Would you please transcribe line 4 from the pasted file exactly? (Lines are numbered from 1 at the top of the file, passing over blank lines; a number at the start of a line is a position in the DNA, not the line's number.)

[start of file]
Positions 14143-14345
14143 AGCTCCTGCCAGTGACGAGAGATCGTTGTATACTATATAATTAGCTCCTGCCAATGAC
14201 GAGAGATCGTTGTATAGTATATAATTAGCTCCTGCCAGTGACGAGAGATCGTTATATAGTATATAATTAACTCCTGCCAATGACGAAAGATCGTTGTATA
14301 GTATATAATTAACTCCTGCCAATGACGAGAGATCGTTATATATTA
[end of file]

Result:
14301 GTATATAATTAACTCCTGCCAATGACGAGAGATCGTTATATATTA